Report Shows State Funding for Higher Education Has Not Bounced Back Since Recession

October 9, 2018

Share this

Title: Unkept Promises: State Cuts to Higher Education Threaten Access and Equity

Author: Michael Mitchell, Michael Leachman, Kathleen Masterson, and Samantha Waxman

Source: Center on Budget and Policy Priorities

In a newly released report, the Center on Budget and Policy Priorities (CBPP) finds that a decade after the Great Recession hit, state spending on public colleges and universities remains well below historical levels.

The report finds that overall state funding for public two-year and four-year institutions in the 2017-18 academic year was $7 billion less than 2008 levels—a decline of $1,409 per student, or 16 percent, adjusting for inflation. Only four states are spending more now than in 2008: California, Hawaii, North Dakota, and Wyoming.

CBPP argues that steep state cuts have had major consequences for public colleges and universities, including increased tuition and reduced academic opportunities and student services. The reduced investment in higher education comes at a time when public colleges and universities are enrolling more students of color, economically disadvantaged students, and post-traditional learners. According to CBPP, the reduced support may deter some students from enrolling in college as a response to declining affordability, debt, and diminished capacity for diversity and inclusion.

The report provides suggestions for improvement, such as smarter state financial aid policies, targeted funding for particular students, and equity-based funding models to ensure resources go to the institutions in greatest need.

To read the summary and access the full report, please visit CBPP’s website.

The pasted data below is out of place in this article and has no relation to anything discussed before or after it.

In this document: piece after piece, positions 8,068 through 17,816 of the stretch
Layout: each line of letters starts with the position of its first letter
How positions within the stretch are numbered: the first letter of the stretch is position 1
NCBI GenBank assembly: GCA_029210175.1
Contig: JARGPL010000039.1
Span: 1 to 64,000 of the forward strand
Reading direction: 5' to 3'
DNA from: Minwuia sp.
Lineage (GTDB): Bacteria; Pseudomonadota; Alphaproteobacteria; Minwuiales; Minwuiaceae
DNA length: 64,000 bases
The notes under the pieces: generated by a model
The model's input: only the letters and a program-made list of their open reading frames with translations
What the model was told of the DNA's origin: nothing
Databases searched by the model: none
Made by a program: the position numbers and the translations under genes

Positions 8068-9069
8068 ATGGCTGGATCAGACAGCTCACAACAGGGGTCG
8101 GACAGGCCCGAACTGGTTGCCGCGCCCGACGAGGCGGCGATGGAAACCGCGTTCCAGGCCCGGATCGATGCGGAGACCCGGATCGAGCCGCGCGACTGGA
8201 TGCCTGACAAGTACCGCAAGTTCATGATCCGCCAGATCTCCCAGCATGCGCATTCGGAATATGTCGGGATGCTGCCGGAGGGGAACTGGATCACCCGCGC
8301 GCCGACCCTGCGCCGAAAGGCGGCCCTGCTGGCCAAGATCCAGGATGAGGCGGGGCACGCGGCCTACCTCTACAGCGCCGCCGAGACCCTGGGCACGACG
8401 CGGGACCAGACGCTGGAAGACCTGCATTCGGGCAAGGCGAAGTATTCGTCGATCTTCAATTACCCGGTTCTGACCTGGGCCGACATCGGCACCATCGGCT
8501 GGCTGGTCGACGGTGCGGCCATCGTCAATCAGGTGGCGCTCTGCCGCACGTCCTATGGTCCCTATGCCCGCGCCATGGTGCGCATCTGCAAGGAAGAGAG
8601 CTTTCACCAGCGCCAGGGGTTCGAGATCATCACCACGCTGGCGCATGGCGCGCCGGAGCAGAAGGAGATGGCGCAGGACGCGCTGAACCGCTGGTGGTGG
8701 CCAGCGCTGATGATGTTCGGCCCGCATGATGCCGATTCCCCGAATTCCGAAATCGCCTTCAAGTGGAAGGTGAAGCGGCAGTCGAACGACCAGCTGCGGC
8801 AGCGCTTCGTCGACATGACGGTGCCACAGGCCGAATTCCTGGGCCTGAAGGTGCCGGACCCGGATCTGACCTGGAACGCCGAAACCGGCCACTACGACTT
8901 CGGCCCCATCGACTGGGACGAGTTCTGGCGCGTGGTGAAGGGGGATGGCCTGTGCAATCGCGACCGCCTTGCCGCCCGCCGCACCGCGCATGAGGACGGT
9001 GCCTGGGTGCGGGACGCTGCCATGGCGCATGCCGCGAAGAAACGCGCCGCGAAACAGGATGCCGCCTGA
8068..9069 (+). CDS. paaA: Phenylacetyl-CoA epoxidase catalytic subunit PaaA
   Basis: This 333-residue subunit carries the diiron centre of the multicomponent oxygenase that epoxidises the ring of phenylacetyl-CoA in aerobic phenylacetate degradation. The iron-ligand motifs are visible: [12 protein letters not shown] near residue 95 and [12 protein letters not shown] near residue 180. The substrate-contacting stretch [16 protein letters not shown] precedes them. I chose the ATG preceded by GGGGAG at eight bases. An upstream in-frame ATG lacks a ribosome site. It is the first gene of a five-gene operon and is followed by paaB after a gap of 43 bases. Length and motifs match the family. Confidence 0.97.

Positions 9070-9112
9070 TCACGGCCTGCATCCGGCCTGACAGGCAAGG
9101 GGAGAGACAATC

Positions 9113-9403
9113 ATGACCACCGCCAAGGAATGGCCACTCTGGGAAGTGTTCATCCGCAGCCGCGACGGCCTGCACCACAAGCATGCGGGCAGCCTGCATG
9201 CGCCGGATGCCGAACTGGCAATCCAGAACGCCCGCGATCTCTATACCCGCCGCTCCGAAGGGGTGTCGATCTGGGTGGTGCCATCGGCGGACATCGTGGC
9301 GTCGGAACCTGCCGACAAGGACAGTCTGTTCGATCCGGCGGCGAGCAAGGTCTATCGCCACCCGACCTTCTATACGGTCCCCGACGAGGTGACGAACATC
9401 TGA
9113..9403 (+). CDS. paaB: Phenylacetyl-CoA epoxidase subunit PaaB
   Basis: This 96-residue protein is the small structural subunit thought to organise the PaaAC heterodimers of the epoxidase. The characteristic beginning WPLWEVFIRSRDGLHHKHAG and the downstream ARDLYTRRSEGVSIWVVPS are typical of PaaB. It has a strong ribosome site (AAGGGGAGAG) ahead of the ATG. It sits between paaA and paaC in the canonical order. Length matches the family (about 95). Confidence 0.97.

—By Jinann Bitar

If you have any questions or comments about this blog post, please contact us.

Keep Reading

Boston College student

Higher Education Will Be Forced to Do This Recession Differently, and That’s a Good Thing

In the wake of the COVID-19 pandemic, we can expect a surge in demand for higher education that will disproportionately come from post-traditional students. To respond, colleges and universities must swiftly adapt by broadening their view of learning.

May 4, 2020

Higher Education for the Nation’s Future

ACE President Ted Mitchell introduces the Council’s new Strategic Framework, which will underpin the organization for the next three years and help chart a successful course for the future of higher education.

June 20, 2018

Higher Education Has Changed. Will the Higher Education Act?

The perennial joke about any reauthorization of the Higher Education Act (HEA) is that it’s like a Russian novel: It’s long, it’s boring, and by the end, everyone winds up dead. But as yet another HEA reauthorization rolls around, it’s a good bet that many of us will think there’s a fair amount of truth in that old chestnut, writes ACE Senior Vice President Terry Hartle.

October 18, 2013